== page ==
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hipertiroïdisme Vall d'Hebron

The thyroid gland, which is located in the anterior part of the neck and is shaped like a butterfly, produces thyroid hormones, which regulate the metabolism of the entire human body. They therefore influence, for example, our temperature and heart rate. The main causes of hyperthyroidism are: Graves’ disease (when an antibody against the body’s own thyroids is produced), a toxic multinodular goiter (makes too much thyroid hormone), and thyroiditis (inflammation of the thyroid of unknown origin).


The symptoms

 The most common symptoms are altered heart rate, feverish temperature, nervousness and sweating, dry skin and unexplained weight loss.


Who is affected by the condition?

It can affect people of all ages, but particularly women from adolescence to menopause.



Hyperthyroidism is detected by finding thyroid hormones in the blood, as well as the pituitary hormones tasked with regulation of thyroid hormones.


Typical treatment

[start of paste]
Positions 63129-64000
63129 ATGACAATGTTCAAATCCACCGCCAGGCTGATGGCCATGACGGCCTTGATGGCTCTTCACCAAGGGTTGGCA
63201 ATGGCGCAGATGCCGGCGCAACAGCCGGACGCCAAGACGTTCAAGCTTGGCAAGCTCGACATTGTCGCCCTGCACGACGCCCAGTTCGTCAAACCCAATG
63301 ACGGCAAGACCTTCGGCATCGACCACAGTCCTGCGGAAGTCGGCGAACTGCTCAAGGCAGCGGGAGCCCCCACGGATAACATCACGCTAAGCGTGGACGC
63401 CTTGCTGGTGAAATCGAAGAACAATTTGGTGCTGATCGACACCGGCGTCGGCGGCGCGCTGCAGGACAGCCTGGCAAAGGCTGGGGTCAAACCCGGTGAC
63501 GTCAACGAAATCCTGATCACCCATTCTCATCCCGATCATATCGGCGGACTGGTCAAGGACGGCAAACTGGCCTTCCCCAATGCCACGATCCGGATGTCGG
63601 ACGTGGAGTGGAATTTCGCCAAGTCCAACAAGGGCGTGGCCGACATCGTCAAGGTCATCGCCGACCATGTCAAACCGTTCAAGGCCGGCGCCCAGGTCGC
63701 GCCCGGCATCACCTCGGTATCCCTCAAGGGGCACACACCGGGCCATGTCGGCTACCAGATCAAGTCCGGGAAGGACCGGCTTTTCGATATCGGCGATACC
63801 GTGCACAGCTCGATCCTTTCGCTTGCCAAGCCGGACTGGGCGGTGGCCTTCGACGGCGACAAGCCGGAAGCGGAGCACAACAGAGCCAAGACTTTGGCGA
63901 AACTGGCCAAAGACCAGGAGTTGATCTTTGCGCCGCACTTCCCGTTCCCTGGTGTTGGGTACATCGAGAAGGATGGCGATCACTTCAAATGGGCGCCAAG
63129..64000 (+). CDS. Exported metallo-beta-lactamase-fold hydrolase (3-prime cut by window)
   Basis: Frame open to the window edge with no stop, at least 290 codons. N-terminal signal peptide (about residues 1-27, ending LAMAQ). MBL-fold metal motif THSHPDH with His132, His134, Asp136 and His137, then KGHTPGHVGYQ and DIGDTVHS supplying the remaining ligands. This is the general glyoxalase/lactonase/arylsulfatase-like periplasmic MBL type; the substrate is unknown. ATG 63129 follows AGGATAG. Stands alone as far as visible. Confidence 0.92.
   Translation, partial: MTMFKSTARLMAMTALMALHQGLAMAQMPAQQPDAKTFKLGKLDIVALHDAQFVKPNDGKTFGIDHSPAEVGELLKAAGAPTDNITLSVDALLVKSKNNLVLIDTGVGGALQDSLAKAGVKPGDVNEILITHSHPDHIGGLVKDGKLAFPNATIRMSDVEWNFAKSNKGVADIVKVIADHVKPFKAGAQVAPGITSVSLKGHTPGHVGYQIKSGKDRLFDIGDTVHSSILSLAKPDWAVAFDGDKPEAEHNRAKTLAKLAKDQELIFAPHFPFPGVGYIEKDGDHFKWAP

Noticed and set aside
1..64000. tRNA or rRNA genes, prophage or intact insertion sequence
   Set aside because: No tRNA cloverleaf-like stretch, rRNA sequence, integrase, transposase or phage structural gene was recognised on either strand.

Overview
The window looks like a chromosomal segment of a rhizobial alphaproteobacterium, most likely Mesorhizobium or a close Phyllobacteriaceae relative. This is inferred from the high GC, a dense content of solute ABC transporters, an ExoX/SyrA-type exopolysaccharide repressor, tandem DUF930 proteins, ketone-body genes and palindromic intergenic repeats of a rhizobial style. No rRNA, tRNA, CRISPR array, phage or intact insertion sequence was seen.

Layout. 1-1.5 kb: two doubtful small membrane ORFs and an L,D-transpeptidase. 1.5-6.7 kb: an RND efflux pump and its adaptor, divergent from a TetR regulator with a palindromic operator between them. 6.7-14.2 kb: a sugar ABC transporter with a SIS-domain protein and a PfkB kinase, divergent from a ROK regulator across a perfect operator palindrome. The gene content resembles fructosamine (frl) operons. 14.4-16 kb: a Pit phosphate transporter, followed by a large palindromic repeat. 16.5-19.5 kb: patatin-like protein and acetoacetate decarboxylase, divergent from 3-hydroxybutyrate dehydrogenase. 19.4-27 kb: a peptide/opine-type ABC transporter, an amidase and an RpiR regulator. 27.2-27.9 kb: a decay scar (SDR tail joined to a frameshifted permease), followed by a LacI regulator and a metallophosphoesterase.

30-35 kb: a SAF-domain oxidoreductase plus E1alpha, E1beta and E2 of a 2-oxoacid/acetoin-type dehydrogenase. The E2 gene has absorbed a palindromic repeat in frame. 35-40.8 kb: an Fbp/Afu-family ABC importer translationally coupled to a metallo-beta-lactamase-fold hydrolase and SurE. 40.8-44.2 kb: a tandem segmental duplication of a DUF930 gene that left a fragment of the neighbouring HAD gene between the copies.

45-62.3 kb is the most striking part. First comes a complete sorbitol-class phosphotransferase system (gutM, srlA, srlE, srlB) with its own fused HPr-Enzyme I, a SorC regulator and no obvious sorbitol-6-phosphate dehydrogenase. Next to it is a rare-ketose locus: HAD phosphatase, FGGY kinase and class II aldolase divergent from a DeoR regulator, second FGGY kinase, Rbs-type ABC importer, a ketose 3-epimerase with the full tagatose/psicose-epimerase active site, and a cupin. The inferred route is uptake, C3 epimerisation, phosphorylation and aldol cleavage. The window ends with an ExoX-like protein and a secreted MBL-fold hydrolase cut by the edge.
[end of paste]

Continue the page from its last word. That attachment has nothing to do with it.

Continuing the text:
Treatment is aimed at reducing the action of excess thyroid hormones. Drugs are used that antagonise the hormones, usually orally. Drugs are also prescribed to slow heart rate. In some cases, radioactive iodine is administered to partially deactivate the hormone-producing thyroid cells in a controlled manner.


Typical tests

The most common test is a blood test. Other additional tests include thyroid scintigraphy and thyroid ultrasound.



 In order for the thyroid gland to function normally, moderate consumption of iodised salt is recommended, as iodine is an essential component of thyroid hormones.


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